HomeQ&ABe careful, mind and look after

Be careful, mind and look after


I would like to know what is the difference among "be careful", "mind" y "look after". For example, I am in the street. I am with a friend. I want to say to her this:

Ten cuidado de las macetas. No te pongas debajo de las ventanas porque hace viento y podría caerse una maceta.

Be careful of the flower pots. Don't place yourself under the windows because it is windy and a flower pot could fall down.


Look after ..............

Which is the properest expressión?

If there are mistakes you can correct them. Thank you.

updated MAY 2, 2010
posted by nila45
most proper - 00494d19, ABR 28, 2010
look after: cuidar a alguien, mind pega - 00494d19, ABR 28, 2010
I would like to know the difference between... I want to say this to her... - --Jen--, ABR 28, 2010

6 Answers


Hi Nila

You could also use "Watch out" or even "look out"

Watch out for the flower pots because they might fall in the wind.

I would probably say that or simply "Mind the flower pots .............

"Mind how you go" for example when someone is doing something that could be dangerous like climbing a ladder..

We can also say "Be mindful of the fact that ..... (something)

updated MAY 2, 2010
edited by ian-hill
posted by ian-hill
Good answer. - nila45, MAY 2, 2010
Gracias. De nada :) - ian-hill, MAY 2, 2010

Nametaken said:

I would say 'mind the flowerpots'

Birdland said:

You often see signs using "mind" in English as a warning (como "hacer una advertencia" a alguien). Mind The Steps, or if the door has a low beam Mind Your Head

If you take notice, these members are from England and Scotland respectively. This phraseology is common in Great Britain. However, in the U.S., I think the reverse is true. We would probably use "be careful" in regards to the flower pots.

"Be careful of those flowerpots near the window."

When we use the words "mind" or "look after", it usually refers to something along the lines of babysitting or guarding one's behavior.

"I have to mind my neighbors children while she is at the store."

"Mind your manners."

"MInd your own business" (idiom)

I am going to look after my sister's house while she is on vacation."

"I will be looking after my mother's affairs, now that my father is gone."

updated ABR 28, 2010
edited by Nicole-B
posted by Nicole-B

Here are some examples using your words "mind" "be careful" and "look after."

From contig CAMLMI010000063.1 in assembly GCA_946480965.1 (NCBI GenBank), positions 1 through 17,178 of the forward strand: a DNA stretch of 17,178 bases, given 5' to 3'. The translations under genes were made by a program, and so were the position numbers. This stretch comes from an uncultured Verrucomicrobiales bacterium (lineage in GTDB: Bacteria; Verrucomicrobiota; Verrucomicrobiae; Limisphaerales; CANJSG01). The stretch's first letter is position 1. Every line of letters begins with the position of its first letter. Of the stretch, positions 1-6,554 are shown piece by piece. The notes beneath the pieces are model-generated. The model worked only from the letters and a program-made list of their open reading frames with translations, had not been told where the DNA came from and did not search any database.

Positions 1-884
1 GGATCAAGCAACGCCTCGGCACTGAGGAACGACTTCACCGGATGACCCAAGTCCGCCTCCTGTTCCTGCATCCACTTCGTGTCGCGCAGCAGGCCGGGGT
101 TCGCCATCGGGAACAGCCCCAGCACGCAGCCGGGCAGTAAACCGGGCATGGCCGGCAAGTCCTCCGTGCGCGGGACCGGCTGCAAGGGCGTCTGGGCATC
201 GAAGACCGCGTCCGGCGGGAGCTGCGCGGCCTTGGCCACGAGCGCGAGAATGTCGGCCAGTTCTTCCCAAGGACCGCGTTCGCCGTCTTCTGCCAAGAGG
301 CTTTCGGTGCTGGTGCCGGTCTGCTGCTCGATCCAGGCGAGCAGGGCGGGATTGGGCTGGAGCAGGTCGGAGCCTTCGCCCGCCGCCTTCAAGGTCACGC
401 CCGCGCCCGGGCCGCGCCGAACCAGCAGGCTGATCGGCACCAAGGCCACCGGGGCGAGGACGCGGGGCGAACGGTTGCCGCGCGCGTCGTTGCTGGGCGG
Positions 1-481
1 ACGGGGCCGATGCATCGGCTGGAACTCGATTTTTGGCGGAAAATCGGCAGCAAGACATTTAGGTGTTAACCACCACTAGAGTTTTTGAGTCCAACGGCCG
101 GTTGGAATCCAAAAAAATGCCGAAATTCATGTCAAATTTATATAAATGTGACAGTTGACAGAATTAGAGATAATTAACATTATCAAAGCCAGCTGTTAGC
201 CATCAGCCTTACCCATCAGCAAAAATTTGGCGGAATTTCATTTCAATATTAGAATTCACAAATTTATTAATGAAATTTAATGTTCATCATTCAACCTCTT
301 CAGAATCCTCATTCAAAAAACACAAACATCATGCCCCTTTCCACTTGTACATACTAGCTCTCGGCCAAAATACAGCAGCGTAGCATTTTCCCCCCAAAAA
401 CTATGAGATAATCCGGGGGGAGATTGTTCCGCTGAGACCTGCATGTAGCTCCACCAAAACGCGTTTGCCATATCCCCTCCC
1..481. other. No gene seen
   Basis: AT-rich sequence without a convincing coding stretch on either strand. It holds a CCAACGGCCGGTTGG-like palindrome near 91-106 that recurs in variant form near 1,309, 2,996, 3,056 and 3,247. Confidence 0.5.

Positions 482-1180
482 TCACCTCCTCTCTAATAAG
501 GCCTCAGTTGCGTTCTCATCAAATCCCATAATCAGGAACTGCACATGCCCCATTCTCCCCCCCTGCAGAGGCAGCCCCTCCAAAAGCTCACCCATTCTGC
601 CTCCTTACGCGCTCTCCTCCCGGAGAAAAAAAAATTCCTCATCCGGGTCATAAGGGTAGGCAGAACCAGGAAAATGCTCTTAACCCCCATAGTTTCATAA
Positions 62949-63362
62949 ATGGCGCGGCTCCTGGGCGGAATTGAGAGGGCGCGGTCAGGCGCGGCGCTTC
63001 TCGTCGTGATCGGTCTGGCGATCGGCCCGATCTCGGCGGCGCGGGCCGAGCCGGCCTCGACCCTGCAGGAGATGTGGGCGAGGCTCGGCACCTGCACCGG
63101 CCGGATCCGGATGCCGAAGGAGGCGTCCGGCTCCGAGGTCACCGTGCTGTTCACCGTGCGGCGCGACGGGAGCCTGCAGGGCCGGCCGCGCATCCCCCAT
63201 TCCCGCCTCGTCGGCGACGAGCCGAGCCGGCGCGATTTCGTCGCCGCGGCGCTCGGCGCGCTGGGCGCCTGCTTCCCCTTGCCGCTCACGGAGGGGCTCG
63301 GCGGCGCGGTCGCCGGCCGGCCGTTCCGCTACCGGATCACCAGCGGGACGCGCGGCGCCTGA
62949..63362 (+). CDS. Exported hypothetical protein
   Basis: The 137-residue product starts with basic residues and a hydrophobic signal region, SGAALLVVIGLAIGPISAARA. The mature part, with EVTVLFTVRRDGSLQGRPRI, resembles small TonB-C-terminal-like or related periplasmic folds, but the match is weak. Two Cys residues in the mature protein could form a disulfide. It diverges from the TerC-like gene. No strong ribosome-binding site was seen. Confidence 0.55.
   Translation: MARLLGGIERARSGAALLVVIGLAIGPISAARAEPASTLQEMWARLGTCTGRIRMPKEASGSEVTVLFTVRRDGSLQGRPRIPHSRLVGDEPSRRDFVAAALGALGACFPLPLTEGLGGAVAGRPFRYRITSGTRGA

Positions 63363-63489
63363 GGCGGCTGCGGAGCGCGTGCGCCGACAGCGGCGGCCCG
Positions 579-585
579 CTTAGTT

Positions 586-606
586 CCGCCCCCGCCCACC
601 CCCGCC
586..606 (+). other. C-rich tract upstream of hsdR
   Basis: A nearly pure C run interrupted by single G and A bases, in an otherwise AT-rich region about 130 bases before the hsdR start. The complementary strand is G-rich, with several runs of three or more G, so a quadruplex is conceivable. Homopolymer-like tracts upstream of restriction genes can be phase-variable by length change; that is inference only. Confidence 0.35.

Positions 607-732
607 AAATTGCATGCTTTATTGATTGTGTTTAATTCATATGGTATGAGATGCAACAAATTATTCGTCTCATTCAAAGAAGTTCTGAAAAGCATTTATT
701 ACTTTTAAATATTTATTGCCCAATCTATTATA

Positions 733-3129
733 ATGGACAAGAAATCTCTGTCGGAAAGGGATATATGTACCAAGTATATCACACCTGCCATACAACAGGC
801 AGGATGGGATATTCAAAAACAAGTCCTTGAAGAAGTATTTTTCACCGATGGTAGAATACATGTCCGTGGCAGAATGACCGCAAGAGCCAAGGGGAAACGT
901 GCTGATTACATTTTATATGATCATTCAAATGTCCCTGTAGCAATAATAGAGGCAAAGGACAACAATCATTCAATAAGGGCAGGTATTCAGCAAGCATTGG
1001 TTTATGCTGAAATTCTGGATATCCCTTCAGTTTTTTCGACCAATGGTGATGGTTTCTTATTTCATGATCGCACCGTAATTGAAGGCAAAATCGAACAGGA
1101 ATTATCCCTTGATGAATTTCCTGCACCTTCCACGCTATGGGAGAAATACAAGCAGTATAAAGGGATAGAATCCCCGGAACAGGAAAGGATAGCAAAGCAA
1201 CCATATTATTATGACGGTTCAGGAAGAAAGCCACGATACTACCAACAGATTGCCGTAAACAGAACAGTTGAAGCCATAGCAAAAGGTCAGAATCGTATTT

The word "mind" is sometimes very confusing, so look here for the many definitions of "mind."

1) "Be careful (ten cuidado) on the sidewalk because it's uneven."

2) "Would you mind (cuidarla) my daughter for a moment while I go to the bathroom?"

3) "Would you mind (si no molestas) taking off your hat while inside the restaurant?"

4) "Can you look after (cuidarlas) my plants while I'm on vacation?

updated ABR 28, 2010
posted by --Mariana--

Nicole said:

"MInd your own business" (idiom)


This is a very popular saying. It is something that should be learned. The phrases in the Phrasebook say in Spanish

¡No es asunto tuyo!

¡no te metas donde no te llaman!

¡no te metas en lo que no te importa!

updated ABR 28, 2010
posted by --Mariana--
"Keep your nose out" :) Less elegant but effective. - ian-hill, ABR 28, 2010

You often see signs using "mind" in English as a warning (como "hacer una advertencia" a alguien). Mind The Steps, or if the door has a low beam Mind Your Head

"Look after" of course is to care for or to treat something well. "I had to look after the kids while she went to the shops". Tenía que cuidar a los niños mientras ella iba a comprar. "Look after that guitar, it's a beautiful instrument" here the sense is *tratar bien o cuidar de -> to look after in the second sense.

updated ABR 28, 2010
posted by lagartijaverde

I would say 'mind the flowerpots' but I think your use of 'be careful of the flowerpots' is correct.

I would use 'mind' because you're friend is not actually doing anything with the flowerpots, you are just drawing her attention to them. I think 'be careful' is used more frequently when it is involved in an action 'be careful you don't step on those flowers' 'be careful you don't drop that egg'.

As to your entire sentence, I would say, Mind the flower pots. Don't go under the windows because it's windy and the pots could fall off.

updated ABR 28, 2010
edited by --Jen--
posted by --Jen--
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